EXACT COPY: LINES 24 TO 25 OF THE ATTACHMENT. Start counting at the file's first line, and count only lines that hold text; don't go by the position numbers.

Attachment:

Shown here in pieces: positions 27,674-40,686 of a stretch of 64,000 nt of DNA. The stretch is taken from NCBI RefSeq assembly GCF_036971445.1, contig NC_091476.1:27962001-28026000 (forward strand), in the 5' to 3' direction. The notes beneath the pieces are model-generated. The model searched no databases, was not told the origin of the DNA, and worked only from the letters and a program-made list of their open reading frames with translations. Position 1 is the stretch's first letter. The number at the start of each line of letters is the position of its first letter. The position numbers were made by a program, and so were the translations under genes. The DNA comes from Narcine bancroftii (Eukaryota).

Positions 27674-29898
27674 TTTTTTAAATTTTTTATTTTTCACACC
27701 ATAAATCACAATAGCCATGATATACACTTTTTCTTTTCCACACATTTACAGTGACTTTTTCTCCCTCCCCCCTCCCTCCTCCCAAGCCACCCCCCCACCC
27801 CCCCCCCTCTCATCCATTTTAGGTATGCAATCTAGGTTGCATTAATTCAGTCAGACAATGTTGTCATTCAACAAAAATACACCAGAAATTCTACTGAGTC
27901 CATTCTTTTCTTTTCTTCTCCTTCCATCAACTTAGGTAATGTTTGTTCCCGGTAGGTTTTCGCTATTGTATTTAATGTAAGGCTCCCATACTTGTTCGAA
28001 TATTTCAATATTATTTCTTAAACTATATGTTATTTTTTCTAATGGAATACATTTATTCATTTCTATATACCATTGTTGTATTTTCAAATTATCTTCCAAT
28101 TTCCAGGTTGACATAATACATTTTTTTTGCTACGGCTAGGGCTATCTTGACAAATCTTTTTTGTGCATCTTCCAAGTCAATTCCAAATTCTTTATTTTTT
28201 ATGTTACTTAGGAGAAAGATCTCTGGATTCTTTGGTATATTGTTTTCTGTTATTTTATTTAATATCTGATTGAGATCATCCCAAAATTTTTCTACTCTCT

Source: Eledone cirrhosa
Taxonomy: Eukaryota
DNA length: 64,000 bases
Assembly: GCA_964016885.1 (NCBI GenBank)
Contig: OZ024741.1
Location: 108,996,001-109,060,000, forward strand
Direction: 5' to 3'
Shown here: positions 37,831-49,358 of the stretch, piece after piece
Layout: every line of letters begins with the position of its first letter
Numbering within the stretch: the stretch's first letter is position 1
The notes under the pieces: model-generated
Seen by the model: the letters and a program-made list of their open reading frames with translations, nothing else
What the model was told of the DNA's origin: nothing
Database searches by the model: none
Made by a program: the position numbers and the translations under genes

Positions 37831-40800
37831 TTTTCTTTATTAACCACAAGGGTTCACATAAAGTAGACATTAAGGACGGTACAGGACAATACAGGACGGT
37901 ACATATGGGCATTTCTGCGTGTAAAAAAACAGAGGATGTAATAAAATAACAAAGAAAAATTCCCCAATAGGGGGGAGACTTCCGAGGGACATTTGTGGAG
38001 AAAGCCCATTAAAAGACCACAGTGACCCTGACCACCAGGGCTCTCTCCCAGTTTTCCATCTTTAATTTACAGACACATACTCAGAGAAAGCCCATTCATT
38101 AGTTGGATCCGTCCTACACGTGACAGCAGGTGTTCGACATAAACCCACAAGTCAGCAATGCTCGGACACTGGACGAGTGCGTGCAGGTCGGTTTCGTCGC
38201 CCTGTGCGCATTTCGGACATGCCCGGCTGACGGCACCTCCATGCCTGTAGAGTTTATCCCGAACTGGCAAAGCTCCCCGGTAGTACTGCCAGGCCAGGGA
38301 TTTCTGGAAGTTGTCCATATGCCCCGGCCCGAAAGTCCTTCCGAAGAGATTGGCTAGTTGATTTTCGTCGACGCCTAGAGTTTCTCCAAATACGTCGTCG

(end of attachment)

Made by a program: the position numbers and the translations under genes

Positions 37831-40800